Barnes & Noble Beats a Path Back to Retail

Ronald Boire Barnes & Noble Nook retail bookstoresBarnes & Noble names a new CEO to help steer the company back toward its roots as a bookstore chain after the spinoff of its college division is completed this summer.

Ronald D. Boire, the head of Sears Canada, comes to Barnes & Noble with executive-level experience in retail and consumer technology, with a focus on the electronics market.

When he succeeds Michael Huseby, who is set to head up the newly formed education company starting in September, Boire will need to manage the reintegration of whatever remains of Nook Media with Barnes & Noble, Inc.

How the bookseller meets that challenge will play a role in shaping Barnes & Noble’s broader digital strategy—including in the ebook market it’s been retreating from.

More.


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How Retail Bookstores Have Weathered Ebooks (Pub Lunch)
The landscape for major retail booksellers has transformed markedly since the rise of the ebooks. Publishers Lunch takes a look back over the past eight years to understand how Barnes & Noble in particular got to the position it now finds itself in, and to consider what the bookseller’s next moves might be.

Cries of Protest, Calls for Patience as Kindle Rates Shift (Teleread)
What one observer calls the “pay-per-page era” for Amazon’s KDP Select authors kicked off officially just a few days ago, but already the controversial new compensation scheme is drawing a broad range of reactions from authors. While one calls for authors to back out of the program, another observes it will take some time before any reliable proof of its pros and cons can be found in the pudding.

Four (Other) Impediments to Ebook Competition (Futurebook)
While the European Commission is busy looking into whether the “most favored nation” clauses Amazon requires in its contracts with publishers violates European trade laws, Andrew Rhomberg, founder of the UK-based publishing start-up Jellybooks, argues that those terms are “not the only inhibitor to innovation and diversity in ebook retail” and counts off four other ways regulators could boost the EU’s digital content market.

More Shifting Sands for Subscription Ebooks? (INscribeDigital)
One publishing services company sees Scribd’s decision to pare back a costly romance catalog not as a sign of turbulence for the subscription model but as “a repositioning—something that we expect to see a few times before subscription services realize their full potential.” In this view, those changes are likely to get more numerous and complex as the subscription ebook market grows, with tiered pricing schemes being just one approach we might soon see more of.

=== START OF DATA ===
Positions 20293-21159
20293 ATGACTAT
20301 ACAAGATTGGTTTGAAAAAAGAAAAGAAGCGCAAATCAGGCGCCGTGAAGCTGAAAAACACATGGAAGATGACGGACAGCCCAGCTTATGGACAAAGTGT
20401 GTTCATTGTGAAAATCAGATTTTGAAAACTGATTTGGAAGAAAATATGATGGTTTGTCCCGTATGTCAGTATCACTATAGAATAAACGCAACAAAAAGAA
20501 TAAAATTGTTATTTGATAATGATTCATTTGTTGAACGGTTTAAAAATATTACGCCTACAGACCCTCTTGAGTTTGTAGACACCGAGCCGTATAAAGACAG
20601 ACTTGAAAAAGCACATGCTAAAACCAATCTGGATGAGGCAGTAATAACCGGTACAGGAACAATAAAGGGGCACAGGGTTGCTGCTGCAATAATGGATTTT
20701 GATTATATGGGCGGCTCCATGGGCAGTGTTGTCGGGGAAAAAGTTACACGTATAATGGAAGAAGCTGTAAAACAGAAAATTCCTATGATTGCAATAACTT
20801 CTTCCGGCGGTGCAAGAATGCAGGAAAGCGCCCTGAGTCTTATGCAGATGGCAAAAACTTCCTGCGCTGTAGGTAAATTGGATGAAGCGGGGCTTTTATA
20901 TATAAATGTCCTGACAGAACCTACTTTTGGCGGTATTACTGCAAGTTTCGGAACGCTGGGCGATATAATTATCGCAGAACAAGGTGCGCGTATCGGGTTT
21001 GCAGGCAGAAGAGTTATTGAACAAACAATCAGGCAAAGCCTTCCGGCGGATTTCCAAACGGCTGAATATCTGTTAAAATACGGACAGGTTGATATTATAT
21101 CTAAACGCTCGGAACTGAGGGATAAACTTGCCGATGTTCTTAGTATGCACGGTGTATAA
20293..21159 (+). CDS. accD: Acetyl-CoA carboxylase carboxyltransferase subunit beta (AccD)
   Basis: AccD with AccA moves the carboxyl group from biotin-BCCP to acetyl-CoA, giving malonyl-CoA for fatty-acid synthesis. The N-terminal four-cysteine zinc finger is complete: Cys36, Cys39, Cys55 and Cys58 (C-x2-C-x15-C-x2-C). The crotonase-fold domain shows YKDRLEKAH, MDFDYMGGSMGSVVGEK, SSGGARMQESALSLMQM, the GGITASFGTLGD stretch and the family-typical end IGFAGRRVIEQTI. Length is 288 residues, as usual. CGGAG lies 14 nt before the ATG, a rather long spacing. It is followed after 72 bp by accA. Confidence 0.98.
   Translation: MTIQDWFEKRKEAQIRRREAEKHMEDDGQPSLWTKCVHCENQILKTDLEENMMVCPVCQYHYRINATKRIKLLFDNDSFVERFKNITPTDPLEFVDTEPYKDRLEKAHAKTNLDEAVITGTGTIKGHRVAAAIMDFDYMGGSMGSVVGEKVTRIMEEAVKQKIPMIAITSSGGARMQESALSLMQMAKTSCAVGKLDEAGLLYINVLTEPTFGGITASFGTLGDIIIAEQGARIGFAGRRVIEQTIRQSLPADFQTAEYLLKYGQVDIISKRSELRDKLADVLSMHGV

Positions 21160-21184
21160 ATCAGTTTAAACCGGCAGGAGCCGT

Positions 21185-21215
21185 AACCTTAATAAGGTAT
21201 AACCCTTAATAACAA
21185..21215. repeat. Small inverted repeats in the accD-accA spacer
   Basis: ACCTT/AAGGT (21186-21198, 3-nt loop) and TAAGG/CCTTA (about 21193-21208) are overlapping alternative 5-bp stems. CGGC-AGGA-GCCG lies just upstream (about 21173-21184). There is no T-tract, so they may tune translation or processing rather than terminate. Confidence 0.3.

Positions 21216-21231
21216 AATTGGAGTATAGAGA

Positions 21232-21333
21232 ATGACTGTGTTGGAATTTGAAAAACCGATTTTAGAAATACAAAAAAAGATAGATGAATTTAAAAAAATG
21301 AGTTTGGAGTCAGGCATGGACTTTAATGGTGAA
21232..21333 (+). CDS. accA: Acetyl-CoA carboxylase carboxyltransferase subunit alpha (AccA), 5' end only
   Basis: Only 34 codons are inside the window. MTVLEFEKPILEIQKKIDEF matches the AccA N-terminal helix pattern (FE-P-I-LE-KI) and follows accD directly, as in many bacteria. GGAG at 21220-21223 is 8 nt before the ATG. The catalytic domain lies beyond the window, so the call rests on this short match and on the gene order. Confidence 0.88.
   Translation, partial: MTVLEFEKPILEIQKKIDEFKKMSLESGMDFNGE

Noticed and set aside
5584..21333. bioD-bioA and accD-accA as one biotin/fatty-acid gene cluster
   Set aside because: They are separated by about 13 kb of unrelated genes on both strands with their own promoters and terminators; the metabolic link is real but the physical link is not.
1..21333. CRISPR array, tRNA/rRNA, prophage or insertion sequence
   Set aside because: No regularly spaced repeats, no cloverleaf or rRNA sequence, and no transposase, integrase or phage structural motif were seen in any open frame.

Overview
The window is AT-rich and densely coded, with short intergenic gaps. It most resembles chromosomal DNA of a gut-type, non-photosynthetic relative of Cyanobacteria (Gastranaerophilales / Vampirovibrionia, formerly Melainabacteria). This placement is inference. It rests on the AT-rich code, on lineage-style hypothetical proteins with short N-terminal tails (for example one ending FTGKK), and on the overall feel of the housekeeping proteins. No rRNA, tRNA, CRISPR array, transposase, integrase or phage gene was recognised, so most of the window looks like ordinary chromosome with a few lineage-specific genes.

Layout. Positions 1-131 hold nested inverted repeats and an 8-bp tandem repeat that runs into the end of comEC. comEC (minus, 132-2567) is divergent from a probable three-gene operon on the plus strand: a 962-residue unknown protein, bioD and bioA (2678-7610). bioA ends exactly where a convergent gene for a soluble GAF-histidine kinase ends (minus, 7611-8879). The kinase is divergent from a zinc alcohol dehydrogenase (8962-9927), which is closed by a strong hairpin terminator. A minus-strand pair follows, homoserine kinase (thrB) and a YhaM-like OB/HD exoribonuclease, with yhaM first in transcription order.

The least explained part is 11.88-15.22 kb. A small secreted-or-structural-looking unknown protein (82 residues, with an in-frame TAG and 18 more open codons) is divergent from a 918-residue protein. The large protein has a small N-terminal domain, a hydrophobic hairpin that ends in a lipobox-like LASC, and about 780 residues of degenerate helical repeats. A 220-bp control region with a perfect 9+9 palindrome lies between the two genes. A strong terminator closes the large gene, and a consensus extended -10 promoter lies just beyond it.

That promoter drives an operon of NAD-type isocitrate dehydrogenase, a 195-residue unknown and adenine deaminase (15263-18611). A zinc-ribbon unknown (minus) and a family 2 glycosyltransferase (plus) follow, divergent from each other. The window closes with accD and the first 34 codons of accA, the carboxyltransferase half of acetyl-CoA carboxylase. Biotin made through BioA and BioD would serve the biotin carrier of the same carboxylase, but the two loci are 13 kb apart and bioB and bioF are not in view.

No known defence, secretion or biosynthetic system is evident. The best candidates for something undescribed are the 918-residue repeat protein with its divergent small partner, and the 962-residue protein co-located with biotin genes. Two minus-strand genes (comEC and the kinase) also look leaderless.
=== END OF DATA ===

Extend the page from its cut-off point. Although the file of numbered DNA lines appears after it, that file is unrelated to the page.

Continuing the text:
Not All Subscription Models Created Equal (Nieman Lab)
There are a number of different directions the leading ebook subscription services might take. In one scenario, they might determine “that a middleman model doesn’t work well for ebook subscriptions.” After all, subscription-based formulas that have worked in other forms of media might not prove as transferrable as some may hope: “Netflix is Netflix, Spotify is Spotify, and ebook and magazine subscription sites are, well, something else.”

Is Publishing Behind the Digital Ball? (The Bookseller)
The head of a UK trade organization for publishers says the idea that traditional publishing has yet to truly embrace digital technology is false: “One of the truly impressive things about our industry is how we have responded to the changes in technology and the new ways that readers are accessing entertainment.” Others, though, say the transformation is a question of survival and nowhere near complete.
Related: Do Publishers Innovate Too Slowly? Can Start-ups Help?

In Defense of Trade Nonfiction Quality (Guardian)
One nonfiction author recently argued that the quality of trade nonfiction is in a tailspin as commercial publishers chase marketing opportunities, while academic presses are, by contrast, enjoying a “golden age.” Now the man who edits the books of the author who lodged that complaint steps up to argue the reverse—that, “far from luring publishers into putting out ever-blander mash-ups of previous ideas,” a competitive and sometimes “tough” book market is “forcing us to be better, leaner and more competitive.”

Why Amazon Is Looking to India (TheStreet)
Amazon sees considerable potential for e-commerce in India, where it’s recently announced plans to dramatically expand its cloud computing business. Here’s a look at some of the key reasons the e-tailer is investing in the Indian market and the competitive challenges it faces there already.

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